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Two men detail their claims of abuse at a place where young children were sent for help

Men talk about claims of abuse at place where children were sent for help
Men talk about claims of abuse at place where children were sent for help 04:59

CHICAGO (CBS) -- Patients, some from the Chicago area, at a residential treatment center in Arkansas claim in a recently filed lawsuit that they were sexually and physically abused when they were children. 

The facility, called Lord's Ranch, is now shuttered for unrelated reasons, but some of those now suing are sharing their stories. The former owner of the Ranch denies the allegations.

One man who did not want to be identified was 15 when he was sent to the Ranch. He was one of hundreds. He said he was sent there after getting into trouble in his neighborhood.

"You become a product of your environment," said the man.

He says he was sent away from the neighborhood gangs to the remote town of Warm Springs, Arkansas -- to a sprawling, secluded, and spiritually-based ranch. He was supposed to get rehabilitated and schooled. But he says the beautiful setting hid horrific abuse.

He claims the worst abuse was perpetrated by a man he should have been able to trust the most -- the head therapist, Emmett Presley.

The former student alleges the first time Presley started to do something inappropriate was before basketball practice in the 1990s. The then-teen was changing into his uniform when he says Presley suddenly showed up.

Presley's accuser in the lawsuit filing says, "He would try to help, help me apply this like ointment, and I would just like look and be like, 'OK, why are you in here right now?'"

During a phone call with the CBS 2 Investigators, Presley said the accusations were absolutely false.

Another Chicago man who is also part of the suit says the same therapist sexually abused him, too.

He said Presley "grabbed my pants and pulled it down... and exposed me."

He alleges it happened soon after arriving at the Ranch in the early 1990s. He was just 10.

"He took my innocence," said this other man.

Again, Presley denies all the abuse allegations.

But this second accuser says the abuse went on for years.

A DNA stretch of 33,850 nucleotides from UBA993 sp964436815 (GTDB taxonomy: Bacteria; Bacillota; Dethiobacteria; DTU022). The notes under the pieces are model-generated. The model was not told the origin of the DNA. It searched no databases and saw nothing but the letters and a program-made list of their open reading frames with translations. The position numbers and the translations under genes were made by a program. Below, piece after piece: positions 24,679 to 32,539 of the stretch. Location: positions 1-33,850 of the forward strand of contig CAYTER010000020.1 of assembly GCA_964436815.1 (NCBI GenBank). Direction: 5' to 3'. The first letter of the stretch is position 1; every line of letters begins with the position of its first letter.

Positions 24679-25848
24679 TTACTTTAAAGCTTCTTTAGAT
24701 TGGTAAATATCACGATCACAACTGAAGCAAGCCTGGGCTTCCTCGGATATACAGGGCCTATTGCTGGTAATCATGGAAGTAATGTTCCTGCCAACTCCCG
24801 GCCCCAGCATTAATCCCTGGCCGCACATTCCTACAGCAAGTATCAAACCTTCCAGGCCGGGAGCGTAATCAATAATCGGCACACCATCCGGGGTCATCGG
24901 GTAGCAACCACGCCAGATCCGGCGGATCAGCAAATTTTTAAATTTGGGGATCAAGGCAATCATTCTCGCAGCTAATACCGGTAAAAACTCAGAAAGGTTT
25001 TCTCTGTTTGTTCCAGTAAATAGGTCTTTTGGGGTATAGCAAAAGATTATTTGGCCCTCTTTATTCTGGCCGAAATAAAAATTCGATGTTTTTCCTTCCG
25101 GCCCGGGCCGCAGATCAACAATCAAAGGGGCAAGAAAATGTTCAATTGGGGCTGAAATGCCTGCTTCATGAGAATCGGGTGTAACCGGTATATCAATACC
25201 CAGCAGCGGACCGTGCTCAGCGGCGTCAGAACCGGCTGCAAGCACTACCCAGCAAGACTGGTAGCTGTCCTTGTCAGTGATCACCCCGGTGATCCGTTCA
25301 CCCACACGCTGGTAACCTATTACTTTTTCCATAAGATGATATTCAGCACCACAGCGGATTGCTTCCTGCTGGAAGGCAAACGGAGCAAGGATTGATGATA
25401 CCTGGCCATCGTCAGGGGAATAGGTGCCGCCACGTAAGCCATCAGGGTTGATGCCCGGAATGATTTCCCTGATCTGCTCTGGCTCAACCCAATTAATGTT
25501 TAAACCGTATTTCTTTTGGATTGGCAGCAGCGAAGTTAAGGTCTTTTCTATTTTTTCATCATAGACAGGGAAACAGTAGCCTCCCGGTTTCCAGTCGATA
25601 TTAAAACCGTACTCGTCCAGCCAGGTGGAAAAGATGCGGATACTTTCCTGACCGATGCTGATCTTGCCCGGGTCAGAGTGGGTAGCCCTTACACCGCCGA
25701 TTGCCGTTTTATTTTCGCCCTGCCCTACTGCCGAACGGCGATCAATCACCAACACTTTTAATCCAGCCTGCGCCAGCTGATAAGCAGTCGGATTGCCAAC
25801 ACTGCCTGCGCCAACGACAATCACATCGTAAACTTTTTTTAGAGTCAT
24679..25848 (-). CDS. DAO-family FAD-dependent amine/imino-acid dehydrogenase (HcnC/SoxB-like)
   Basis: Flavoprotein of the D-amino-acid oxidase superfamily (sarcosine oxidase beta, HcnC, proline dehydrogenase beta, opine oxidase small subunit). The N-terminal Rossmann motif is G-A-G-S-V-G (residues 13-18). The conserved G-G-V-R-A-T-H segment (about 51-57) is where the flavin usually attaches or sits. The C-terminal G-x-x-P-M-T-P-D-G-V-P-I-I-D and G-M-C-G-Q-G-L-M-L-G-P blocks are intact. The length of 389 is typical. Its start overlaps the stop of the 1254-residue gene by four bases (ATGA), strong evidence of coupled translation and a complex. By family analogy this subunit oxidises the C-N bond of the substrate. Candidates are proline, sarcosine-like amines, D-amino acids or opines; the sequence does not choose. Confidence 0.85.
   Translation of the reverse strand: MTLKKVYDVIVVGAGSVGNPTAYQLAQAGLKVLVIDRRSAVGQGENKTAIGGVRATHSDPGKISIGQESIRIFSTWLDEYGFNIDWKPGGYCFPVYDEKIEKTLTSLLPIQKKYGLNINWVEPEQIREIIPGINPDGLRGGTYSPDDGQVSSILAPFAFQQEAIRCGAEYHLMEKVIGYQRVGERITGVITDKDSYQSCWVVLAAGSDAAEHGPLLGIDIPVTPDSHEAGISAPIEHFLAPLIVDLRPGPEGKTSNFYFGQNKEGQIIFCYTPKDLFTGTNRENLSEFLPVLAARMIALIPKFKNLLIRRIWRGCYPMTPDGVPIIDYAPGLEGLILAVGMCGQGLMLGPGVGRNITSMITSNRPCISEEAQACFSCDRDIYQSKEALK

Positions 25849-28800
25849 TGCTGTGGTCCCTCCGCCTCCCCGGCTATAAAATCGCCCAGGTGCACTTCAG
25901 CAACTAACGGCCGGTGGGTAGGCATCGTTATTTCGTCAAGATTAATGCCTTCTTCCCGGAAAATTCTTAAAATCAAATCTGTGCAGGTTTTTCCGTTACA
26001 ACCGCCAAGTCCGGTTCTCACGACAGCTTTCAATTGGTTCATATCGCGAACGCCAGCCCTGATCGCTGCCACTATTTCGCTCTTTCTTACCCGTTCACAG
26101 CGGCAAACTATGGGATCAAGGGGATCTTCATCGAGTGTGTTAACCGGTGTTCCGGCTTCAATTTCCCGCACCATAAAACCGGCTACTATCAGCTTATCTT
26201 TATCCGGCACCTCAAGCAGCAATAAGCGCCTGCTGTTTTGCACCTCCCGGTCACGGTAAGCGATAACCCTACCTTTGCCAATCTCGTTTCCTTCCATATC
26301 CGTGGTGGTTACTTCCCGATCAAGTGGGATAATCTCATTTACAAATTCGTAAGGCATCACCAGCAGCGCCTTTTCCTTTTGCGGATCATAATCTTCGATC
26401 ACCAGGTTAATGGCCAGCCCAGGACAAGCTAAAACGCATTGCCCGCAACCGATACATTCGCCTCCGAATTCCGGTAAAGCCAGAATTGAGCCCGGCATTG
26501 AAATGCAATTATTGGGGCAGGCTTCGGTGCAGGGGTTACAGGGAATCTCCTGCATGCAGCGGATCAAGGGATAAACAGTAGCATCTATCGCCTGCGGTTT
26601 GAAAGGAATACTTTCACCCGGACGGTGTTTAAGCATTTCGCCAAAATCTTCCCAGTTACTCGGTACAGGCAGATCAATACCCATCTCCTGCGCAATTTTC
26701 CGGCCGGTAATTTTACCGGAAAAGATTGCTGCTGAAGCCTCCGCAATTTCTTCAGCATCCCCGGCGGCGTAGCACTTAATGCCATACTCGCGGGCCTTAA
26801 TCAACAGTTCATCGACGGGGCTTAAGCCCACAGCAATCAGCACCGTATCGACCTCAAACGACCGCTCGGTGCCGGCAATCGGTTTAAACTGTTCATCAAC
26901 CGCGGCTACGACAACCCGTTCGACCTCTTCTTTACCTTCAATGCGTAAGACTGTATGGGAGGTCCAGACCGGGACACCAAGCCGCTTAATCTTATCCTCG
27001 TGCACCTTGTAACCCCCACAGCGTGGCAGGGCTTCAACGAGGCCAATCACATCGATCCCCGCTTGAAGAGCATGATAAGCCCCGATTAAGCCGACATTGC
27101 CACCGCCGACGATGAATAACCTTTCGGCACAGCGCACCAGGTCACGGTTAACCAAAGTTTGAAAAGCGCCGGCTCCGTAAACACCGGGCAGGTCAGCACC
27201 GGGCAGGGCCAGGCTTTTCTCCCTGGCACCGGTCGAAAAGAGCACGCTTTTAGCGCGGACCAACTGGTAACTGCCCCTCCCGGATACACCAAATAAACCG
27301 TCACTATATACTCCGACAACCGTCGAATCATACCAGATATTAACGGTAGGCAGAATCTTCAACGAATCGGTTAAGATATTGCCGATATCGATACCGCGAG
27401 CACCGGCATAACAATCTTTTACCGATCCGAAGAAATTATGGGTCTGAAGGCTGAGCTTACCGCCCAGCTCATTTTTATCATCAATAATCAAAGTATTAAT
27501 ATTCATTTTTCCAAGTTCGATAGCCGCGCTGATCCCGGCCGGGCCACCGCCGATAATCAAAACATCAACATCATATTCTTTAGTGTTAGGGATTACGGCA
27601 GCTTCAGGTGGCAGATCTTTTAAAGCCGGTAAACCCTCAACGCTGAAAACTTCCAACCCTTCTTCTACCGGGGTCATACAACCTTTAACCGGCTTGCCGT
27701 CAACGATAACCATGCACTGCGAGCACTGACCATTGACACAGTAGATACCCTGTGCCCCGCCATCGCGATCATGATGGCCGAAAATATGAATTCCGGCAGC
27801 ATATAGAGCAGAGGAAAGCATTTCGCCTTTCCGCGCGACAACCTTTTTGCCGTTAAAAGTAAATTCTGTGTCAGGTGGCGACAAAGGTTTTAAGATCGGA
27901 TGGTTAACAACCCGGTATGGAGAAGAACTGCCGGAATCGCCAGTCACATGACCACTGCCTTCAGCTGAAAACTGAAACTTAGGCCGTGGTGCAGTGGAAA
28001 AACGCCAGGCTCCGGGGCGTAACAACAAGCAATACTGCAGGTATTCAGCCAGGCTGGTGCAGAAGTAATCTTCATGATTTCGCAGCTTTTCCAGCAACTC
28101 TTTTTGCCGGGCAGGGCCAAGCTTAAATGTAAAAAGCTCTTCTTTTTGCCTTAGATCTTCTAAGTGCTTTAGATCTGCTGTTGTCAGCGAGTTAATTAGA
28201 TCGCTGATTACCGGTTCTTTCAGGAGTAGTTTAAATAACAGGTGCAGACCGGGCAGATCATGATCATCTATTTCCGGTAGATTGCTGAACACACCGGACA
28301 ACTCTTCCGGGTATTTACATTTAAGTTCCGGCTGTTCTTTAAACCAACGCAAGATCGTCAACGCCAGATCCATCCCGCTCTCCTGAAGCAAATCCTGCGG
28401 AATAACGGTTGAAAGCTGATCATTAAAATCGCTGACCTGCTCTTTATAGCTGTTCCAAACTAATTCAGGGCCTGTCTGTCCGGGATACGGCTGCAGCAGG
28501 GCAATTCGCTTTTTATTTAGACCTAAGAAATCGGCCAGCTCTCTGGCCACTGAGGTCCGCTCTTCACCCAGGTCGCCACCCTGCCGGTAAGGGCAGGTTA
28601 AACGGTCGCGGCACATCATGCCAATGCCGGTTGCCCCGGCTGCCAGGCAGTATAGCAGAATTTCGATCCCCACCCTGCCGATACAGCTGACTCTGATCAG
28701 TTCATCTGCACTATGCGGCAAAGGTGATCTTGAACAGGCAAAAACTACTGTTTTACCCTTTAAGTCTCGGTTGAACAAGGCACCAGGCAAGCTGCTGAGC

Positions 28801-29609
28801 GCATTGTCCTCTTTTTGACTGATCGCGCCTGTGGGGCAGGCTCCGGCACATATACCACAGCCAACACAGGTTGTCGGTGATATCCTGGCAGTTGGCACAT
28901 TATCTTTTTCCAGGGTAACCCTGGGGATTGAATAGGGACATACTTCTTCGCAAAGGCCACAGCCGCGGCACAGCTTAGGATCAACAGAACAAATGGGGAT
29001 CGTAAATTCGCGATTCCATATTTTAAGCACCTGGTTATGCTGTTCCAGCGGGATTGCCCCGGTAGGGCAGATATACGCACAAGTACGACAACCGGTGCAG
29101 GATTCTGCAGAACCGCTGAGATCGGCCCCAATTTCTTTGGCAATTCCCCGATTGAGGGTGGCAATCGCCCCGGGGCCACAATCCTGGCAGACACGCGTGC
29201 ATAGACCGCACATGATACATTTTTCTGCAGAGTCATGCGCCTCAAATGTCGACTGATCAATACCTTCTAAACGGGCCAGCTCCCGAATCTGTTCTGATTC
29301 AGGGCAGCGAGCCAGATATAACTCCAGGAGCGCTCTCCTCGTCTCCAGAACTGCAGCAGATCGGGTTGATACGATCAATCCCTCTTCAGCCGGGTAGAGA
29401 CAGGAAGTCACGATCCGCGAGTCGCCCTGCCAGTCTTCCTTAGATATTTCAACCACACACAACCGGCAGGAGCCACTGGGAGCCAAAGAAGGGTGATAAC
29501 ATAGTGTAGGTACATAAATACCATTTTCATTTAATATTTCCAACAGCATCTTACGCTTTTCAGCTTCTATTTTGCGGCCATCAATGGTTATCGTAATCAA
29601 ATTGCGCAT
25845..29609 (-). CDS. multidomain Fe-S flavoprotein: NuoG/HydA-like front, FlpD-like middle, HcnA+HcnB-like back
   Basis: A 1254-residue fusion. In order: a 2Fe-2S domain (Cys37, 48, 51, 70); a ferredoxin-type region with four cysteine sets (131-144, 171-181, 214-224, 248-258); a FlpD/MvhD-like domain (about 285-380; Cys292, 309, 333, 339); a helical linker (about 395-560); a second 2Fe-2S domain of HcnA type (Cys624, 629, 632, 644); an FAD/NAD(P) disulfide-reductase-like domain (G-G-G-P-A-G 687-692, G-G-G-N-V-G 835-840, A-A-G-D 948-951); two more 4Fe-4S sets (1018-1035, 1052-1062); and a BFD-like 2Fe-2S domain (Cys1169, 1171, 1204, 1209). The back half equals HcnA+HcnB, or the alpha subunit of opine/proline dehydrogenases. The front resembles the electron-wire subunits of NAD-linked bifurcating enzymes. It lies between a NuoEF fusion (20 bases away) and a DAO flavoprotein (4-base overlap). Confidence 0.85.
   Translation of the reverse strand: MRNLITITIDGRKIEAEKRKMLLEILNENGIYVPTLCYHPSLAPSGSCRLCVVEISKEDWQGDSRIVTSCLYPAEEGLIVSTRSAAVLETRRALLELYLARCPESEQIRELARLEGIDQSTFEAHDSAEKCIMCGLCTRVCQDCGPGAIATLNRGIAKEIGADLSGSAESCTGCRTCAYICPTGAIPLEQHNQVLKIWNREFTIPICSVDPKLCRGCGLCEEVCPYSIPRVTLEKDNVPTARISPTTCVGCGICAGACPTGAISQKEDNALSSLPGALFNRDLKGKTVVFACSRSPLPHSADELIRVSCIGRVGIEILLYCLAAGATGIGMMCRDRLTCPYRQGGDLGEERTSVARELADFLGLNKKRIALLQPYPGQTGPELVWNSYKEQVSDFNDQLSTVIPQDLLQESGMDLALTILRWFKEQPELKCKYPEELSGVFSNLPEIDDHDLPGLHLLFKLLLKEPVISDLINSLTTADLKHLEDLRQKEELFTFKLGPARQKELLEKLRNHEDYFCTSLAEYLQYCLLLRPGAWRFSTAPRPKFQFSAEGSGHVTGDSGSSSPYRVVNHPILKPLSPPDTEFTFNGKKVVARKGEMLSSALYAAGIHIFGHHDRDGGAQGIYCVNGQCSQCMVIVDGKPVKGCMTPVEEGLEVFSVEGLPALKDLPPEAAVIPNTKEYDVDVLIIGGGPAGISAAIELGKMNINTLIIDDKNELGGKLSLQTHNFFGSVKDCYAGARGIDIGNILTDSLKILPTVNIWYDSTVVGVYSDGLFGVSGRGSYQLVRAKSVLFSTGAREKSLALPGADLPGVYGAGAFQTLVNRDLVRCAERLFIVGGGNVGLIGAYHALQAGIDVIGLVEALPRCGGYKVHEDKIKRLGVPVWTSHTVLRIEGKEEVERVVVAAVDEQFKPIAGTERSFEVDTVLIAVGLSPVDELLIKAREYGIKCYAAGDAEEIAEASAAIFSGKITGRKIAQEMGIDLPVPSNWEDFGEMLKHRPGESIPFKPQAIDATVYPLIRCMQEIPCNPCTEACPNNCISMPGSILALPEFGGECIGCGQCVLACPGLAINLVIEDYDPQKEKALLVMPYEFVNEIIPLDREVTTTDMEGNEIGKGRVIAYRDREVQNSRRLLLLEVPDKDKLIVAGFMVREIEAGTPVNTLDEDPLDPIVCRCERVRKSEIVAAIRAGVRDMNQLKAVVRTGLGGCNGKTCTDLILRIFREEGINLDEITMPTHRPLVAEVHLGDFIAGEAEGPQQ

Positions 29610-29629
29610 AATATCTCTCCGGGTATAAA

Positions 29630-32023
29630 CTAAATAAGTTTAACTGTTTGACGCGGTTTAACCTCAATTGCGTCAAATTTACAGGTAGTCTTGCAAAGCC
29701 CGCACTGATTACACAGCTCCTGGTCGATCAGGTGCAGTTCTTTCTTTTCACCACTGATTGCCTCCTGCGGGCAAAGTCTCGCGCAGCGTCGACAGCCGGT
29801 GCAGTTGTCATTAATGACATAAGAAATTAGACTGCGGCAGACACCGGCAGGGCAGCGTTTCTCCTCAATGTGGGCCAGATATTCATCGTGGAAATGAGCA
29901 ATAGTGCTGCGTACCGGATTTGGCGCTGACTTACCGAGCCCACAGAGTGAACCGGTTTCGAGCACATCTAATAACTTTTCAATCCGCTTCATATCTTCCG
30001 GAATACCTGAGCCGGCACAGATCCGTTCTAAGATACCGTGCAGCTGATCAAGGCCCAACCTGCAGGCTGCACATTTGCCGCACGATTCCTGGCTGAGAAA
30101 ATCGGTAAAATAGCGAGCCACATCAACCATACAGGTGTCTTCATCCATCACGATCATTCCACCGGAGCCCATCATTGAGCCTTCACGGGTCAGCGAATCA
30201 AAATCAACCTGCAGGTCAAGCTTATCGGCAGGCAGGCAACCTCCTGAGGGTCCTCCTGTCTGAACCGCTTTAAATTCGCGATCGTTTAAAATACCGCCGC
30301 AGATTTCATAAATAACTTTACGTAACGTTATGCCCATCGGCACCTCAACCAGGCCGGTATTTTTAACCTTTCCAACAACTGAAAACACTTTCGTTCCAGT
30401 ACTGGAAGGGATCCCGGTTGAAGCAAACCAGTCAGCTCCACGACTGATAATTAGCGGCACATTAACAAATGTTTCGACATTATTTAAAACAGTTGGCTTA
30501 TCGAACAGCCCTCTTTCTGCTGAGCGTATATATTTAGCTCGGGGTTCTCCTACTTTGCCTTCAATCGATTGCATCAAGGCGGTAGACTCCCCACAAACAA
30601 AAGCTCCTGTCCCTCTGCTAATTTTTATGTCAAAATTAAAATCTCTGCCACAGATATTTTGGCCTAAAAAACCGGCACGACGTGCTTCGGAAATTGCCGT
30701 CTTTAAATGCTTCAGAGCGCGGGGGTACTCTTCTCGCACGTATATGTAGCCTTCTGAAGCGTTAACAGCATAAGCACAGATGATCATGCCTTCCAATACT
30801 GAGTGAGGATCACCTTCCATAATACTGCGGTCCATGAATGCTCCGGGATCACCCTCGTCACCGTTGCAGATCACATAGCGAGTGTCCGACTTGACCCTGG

"Until I was like 15 or 16 when I can fight and really defend myself," he said.

These two men are among eight John Does now coming forward claiming in the civil suit filed in the Eastern District of Arkansas that abuse occurred at the Ranch in the 1980s and 1990s -- children either sent there through the juvenile justice system, their public schools, or by child welfare agencies. 

Chicago attorney Martin Gould says the list of victims coming forward has grown since his firm Romanucci & Blandin, along with The Gillispie Law Firm in Arkansas, filed a federal lawsuit last month.

"We represent over 45 former residents," said Gould, claiming that "this was sex-trafficking funded by state and local governments."

Gould says he expects to file suit on behalf of the others in the coming months.

The Ranch's owner, Ted Suhl, was convicted of unrelated federal bribery charges in 2016. The Ranch was then closed. President  Donald Trump later commuted Suhl's sentence.

"I believe there were probably hundreds of former residents that were sexually, physically, and/or emotionally abused at this facility," alleges Gould, who described the different operations that sent children to the Ranch. "Illinois DCFS was sending them, Chicago Board of Education, the Audy Home, Henry Horner Center."

There is no evidence that any of those organizations were aware at the time of the allegations laid out in the lawsuit.

He said staff from the Ranch would be sent to Chicago to hand out pamphlets about its program.

Along with the accusations of sexual abuse, the two men say security guards physically abused some children.

"I've definitely been restrained," said the first man we interviewed. "Their restraint method was to lay you face-down flat. They would grab your arms from behind. It helps you lose air, definitely, like you could pass out from it. But also, you can break a limb, too, as well."

He says that as children there, they also quickly learned that speaking out caused them more problems, so many kept quiet. These men talk about being threatened and say they and others were kept at the Ranch even longer than they were supposed to be. They both say they never went to the police.

While Presley is named in the civil lawsuit, neither he nor anyone else has ever been charged with a crime.

The second man we talked to became emotional about how this experience deeply impacted him.

"Traumatized me, for one," he said. "Man, it hurt."

When the first man was asked what justice would be for him, he said, "I would say justice is definitely holding that place accountable."

Again, Emmett Presley said during a phone call that the accusations made in the lawsuit were false. The attorney representing ranch owner Ted Suhl called the accusations meritless and said the Suhls strongly deny these false allegations and look forward to their day in court. 

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